Other treatment will depend on whether complications develop. For example, if the kidneys become involved, referral to a kidney specialist for assessment and their advice about treatment may be advised. A kidney sample (biopsy) may be suggested to help give the specialist more information and guide them as to the best treatment. Treatment may include steroids and other medicines to help suppress the immune system. Sometimes medication to lower blood pressure is needed if high blood pressure develops because of kidney involvement.

The long-term prognosis of Henoch-Schönlein purpura largely depends on whether the kidneys have been involved and, if so, how severe the involvement is.

  • If Henoch-Schönlein purpura does not affect the kidneys, most people make a full recovery within about four weeks and have no long-lasting problems.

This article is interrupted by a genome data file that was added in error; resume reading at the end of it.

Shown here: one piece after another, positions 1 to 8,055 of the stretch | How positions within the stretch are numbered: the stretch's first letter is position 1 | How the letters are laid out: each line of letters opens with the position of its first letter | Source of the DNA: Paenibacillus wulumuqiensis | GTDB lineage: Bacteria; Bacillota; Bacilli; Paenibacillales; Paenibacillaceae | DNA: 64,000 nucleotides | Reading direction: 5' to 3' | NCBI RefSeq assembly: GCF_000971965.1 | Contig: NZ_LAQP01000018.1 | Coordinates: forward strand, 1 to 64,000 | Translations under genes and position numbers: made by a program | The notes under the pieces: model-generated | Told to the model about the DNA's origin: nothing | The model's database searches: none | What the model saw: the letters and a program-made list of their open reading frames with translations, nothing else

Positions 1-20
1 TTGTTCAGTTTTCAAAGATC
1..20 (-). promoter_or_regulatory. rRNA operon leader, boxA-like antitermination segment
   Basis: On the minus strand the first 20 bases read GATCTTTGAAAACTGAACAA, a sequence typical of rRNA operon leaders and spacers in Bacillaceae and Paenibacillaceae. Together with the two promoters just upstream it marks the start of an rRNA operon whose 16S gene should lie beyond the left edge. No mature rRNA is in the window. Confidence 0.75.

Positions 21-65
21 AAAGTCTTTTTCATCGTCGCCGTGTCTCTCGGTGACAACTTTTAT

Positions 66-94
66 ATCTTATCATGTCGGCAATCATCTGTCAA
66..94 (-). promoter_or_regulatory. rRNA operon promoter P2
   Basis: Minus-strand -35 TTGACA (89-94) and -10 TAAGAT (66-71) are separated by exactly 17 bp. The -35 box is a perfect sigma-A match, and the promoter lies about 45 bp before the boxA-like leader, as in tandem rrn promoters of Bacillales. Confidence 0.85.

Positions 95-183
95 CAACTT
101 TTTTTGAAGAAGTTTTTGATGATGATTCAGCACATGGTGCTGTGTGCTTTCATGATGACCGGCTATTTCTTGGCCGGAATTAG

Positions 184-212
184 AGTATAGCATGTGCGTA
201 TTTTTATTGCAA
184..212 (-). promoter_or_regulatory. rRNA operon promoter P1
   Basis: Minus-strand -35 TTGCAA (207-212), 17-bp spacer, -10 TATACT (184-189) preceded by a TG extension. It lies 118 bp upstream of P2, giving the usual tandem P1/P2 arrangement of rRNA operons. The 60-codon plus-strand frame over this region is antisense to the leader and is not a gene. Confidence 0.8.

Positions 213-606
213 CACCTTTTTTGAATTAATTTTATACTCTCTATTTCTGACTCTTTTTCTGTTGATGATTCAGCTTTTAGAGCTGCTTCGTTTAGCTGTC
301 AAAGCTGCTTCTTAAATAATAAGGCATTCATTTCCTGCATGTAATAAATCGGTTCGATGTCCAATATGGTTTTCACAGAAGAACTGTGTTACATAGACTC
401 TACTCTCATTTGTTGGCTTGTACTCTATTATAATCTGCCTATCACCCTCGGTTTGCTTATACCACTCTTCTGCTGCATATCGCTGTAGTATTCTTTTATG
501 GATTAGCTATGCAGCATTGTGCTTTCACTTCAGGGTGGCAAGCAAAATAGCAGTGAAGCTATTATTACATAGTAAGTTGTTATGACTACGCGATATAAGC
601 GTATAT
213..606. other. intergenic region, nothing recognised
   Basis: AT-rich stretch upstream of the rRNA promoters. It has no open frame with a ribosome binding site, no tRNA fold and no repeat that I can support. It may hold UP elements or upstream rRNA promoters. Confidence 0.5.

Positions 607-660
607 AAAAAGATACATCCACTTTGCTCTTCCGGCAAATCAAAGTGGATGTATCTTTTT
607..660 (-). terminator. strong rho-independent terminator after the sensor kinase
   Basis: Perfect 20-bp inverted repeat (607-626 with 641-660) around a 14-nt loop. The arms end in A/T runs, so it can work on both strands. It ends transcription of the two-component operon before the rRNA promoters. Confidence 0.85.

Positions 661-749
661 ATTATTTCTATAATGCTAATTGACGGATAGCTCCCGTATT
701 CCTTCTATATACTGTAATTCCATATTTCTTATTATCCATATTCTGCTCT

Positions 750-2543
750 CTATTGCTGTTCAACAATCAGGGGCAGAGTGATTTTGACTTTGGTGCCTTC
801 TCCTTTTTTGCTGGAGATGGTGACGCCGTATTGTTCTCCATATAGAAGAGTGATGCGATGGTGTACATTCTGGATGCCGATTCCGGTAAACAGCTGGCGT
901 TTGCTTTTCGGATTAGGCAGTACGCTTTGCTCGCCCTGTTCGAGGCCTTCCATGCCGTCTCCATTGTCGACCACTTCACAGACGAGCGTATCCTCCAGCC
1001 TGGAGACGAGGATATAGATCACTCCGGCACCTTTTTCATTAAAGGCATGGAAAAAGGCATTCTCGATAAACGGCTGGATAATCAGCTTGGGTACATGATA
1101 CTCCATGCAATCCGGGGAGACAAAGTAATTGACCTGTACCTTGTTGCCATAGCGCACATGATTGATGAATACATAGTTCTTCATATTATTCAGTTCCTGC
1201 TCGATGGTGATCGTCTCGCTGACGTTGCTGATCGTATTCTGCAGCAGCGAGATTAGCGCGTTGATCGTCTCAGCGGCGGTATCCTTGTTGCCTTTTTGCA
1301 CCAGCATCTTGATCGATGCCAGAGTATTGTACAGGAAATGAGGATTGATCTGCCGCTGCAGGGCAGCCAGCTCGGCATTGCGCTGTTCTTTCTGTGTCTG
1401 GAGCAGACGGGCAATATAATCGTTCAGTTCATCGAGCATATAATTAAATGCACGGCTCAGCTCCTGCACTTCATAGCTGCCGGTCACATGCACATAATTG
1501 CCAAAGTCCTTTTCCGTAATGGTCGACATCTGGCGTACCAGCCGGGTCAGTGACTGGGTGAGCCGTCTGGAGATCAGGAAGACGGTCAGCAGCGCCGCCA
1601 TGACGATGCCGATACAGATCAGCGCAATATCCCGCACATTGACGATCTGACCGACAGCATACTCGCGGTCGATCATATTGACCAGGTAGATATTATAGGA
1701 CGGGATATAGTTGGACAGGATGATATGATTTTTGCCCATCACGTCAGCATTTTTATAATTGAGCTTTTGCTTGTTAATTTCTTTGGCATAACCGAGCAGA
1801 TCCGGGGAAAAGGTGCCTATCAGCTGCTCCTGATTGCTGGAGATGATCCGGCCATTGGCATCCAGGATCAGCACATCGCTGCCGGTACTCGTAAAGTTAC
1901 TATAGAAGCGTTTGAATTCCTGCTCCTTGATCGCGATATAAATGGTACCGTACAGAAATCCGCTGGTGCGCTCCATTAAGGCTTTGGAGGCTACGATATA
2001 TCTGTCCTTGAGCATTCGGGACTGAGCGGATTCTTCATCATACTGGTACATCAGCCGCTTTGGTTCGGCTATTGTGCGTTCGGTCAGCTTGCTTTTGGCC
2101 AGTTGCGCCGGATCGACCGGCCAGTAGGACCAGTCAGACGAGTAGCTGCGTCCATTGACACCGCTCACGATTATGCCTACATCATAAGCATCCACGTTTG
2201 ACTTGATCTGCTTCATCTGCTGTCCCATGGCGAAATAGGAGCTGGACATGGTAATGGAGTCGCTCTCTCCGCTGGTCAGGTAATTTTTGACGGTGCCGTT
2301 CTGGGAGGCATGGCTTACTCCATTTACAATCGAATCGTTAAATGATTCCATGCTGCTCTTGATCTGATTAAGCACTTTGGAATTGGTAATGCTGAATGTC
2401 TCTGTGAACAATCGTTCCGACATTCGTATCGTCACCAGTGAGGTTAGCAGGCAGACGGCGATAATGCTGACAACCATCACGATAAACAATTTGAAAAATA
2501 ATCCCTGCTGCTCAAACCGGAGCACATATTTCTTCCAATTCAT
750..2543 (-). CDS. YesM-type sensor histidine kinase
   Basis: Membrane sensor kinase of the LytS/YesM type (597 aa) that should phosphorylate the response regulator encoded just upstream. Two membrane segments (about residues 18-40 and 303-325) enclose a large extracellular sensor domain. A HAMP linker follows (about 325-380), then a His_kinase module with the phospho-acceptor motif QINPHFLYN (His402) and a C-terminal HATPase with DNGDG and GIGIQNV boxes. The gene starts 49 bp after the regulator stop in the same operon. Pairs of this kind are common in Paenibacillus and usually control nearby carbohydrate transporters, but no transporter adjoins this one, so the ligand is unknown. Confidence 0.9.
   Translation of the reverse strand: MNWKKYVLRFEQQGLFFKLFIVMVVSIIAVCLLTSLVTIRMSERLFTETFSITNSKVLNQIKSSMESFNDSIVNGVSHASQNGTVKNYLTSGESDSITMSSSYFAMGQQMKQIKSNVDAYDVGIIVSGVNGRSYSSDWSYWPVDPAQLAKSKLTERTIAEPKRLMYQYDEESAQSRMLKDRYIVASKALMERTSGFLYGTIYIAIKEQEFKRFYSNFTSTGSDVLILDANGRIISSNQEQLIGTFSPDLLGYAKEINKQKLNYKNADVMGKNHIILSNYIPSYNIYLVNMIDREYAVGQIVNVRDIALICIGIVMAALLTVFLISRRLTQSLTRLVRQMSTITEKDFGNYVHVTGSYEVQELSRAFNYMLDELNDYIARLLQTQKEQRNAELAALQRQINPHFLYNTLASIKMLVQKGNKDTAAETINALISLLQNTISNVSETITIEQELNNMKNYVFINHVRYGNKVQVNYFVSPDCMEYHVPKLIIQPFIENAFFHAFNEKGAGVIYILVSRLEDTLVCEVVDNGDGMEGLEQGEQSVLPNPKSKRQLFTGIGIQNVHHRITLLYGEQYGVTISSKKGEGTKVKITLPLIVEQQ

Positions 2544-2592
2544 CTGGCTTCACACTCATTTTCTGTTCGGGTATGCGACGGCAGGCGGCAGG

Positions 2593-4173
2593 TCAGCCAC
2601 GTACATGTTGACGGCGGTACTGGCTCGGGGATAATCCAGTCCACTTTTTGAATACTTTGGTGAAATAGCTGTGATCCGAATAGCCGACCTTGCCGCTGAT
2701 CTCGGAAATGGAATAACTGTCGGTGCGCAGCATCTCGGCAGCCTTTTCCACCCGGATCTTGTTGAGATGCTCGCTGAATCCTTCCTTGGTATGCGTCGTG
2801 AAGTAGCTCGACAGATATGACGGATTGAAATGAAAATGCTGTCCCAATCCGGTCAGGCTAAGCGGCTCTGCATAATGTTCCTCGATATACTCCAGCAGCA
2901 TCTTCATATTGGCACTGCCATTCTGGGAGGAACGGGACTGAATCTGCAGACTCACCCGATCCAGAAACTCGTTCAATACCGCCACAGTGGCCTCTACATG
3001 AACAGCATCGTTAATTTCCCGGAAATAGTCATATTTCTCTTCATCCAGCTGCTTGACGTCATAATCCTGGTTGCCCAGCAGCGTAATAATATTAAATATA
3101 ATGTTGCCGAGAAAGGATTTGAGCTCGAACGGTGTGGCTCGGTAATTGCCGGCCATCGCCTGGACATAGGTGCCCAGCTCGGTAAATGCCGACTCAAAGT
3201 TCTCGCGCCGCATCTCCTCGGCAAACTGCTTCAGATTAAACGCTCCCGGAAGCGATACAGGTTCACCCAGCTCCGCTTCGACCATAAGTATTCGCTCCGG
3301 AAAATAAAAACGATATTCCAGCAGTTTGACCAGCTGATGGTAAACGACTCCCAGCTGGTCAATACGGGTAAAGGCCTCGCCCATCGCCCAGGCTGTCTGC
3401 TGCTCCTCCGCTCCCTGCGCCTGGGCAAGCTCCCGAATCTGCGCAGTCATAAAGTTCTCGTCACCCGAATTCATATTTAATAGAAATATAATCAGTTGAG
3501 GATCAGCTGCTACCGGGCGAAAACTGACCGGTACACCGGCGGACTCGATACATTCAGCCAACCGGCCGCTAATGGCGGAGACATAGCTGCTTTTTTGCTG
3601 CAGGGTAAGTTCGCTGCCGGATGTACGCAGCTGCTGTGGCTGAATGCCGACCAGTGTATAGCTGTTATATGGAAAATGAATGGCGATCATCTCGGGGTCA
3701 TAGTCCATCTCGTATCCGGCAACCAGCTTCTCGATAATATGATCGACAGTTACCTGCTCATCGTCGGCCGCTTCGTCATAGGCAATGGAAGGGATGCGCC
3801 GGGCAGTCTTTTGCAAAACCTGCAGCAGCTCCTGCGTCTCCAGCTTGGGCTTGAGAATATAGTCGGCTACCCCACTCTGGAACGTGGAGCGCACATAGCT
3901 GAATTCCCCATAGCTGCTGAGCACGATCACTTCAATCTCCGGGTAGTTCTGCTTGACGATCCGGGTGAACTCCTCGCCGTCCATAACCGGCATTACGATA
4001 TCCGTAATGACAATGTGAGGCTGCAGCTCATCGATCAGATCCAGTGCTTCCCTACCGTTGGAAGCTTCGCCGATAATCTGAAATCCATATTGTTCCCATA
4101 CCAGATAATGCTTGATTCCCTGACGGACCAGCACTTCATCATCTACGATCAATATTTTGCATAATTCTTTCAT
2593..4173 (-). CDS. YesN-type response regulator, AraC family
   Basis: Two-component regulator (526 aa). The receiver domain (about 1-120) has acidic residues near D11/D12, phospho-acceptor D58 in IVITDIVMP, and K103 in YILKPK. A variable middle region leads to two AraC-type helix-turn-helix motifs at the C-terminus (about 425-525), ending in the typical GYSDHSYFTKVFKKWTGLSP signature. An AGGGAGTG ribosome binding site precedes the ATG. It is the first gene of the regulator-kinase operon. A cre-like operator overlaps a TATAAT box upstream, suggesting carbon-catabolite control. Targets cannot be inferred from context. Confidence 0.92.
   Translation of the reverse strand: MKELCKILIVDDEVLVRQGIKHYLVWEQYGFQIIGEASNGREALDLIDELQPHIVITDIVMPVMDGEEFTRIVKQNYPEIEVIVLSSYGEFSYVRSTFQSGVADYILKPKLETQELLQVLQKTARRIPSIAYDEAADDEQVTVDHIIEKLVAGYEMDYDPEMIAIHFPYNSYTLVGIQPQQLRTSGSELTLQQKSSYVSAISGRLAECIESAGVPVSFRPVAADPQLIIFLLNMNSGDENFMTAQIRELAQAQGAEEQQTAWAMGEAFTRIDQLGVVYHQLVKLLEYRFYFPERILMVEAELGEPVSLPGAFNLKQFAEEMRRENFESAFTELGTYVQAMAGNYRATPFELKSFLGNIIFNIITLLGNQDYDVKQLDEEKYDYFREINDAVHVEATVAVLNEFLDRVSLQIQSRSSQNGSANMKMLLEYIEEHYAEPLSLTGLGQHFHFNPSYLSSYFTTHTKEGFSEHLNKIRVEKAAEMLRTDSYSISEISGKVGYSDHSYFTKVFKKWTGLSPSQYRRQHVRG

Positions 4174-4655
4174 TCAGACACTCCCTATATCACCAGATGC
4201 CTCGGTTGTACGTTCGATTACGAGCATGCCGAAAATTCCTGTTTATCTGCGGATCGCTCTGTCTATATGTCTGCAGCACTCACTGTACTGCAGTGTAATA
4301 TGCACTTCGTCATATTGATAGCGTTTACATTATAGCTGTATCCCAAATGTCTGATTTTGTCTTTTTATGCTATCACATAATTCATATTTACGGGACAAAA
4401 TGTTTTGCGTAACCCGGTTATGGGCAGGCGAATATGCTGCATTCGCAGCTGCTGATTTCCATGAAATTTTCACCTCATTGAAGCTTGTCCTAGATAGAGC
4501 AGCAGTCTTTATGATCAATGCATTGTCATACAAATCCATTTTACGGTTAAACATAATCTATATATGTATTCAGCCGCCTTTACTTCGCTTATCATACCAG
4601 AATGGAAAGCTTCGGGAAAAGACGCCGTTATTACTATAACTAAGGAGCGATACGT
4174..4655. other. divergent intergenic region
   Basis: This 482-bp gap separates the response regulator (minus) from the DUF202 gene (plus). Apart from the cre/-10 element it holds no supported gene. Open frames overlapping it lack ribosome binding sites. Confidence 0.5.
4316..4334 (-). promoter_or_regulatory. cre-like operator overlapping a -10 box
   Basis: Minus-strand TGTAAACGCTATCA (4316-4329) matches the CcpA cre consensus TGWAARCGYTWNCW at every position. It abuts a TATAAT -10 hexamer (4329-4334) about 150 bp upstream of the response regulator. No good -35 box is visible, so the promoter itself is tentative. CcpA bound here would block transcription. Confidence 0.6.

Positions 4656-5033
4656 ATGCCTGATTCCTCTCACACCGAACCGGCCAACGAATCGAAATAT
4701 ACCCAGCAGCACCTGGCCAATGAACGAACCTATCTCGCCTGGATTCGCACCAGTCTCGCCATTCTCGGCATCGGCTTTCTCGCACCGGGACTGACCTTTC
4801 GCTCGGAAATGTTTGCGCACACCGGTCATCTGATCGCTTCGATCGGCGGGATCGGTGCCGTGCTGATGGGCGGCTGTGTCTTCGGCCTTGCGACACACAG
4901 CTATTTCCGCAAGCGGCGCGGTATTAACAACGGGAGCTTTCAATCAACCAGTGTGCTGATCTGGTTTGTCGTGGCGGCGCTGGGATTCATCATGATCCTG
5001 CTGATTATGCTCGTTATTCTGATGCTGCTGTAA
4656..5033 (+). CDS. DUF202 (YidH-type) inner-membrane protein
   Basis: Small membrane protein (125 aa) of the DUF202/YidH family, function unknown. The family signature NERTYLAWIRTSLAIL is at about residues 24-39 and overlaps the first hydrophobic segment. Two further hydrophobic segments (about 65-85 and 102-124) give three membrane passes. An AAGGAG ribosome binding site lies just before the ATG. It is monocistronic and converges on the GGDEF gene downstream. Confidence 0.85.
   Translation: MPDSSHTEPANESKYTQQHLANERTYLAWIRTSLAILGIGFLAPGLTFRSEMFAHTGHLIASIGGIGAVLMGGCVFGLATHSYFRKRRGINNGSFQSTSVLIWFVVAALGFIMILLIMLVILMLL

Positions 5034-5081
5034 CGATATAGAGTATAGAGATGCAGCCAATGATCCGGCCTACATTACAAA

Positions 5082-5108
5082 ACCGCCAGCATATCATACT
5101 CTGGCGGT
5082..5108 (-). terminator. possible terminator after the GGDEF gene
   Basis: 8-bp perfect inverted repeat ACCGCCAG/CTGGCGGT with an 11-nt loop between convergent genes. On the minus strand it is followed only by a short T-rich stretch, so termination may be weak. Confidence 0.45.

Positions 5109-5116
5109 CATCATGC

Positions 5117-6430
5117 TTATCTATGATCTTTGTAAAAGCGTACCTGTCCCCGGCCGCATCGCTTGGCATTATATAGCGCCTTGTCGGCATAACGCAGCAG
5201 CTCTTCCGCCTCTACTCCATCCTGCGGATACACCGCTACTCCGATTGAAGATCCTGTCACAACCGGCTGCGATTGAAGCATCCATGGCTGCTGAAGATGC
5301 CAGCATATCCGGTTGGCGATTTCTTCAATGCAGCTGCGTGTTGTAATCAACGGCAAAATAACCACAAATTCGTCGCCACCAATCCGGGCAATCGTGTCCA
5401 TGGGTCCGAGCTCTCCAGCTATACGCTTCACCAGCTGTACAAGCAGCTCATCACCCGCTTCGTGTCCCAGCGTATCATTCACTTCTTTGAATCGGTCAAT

• Kidney involvement is only serious in around 1 in every 10 people.
  • In a small number of people (around 2 in every 100), the kidneys can become so severely affected that kidney failure can develop.

Therefore, it is important to monitor for any early signs of kidney problems if someone has Henoch-Schönlein purpura. If kidney problems are detected early, this means that treatment can be started early. This may reduce the chance of any long-term kidney damage. Testing the urine for any signs of kidney damage and measuring blood pressure may help to detect any signs of kidney involvement.

In about 1 in 3 people, Henoch-Schönlein purpura comes back (recurs) within six months. It is more likely to recur if the kidneys have been affected.

As mentioned above, there are other rare, but serious, complications of Henoch-Schönlein purpura which can, in some cases, be life-threatening.

Now read about Henoch-Schönlein Purpura

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Dr Colin Tidy
Peer Reviewer:
Dr Adrian Bonsall
Document ID:
13595 (v2)
Last Checked:
20 June 2014
Next Review:
19 June 2017